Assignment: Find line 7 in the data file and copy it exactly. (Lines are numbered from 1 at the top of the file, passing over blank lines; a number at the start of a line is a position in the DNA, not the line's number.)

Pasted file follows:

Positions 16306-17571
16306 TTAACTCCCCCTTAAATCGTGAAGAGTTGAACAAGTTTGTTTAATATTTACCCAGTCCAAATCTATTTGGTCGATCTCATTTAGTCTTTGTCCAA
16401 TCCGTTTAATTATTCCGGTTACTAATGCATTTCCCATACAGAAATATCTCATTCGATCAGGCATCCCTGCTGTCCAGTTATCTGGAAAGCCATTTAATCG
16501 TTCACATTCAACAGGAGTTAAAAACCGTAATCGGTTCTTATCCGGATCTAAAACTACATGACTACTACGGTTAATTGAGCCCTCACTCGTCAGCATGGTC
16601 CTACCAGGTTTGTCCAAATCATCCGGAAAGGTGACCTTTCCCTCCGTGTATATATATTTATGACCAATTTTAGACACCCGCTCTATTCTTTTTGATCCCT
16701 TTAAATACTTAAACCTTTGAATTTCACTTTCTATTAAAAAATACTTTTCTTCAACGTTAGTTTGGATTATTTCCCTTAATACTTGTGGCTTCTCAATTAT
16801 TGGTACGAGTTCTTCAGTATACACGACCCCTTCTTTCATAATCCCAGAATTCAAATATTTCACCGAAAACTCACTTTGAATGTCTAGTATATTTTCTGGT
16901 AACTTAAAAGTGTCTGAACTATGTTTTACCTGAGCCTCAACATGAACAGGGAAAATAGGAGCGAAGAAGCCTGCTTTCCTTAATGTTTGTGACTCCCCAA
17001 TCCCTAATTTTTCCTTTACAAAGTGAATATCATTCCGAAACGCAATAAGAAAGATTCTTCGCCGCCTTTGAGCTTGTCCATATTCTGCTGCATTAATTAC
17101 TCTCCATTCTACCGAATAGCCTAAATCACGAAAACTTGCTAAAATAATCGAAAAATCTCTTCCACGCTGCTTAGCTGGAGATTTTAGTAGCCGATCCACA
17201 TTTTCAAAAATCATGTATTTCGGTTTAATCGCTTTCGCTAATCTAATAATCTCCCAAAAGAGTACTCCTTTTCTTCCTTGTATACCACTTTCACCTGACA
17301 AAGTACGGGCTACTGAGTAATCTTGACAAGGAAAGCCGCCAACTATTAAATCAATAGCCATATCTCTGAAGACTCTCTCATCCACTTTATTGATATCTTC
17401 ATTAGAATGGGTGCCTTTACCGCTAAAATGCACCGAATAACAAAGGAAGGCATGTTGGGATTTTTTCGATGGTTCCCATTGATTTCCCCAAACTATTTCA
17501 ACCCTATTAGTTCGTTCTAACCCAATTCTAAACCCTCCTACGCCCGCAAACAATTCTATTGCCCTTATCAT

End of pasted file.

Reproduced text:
16801 TGGTACGAGTTCTTCAGTATACACGACCCCTTCTTTCATAATCCCAGAATTCAAATATTTCACCGAAAACTCACTTTGAATGTCTAGTATATTTTCTGGT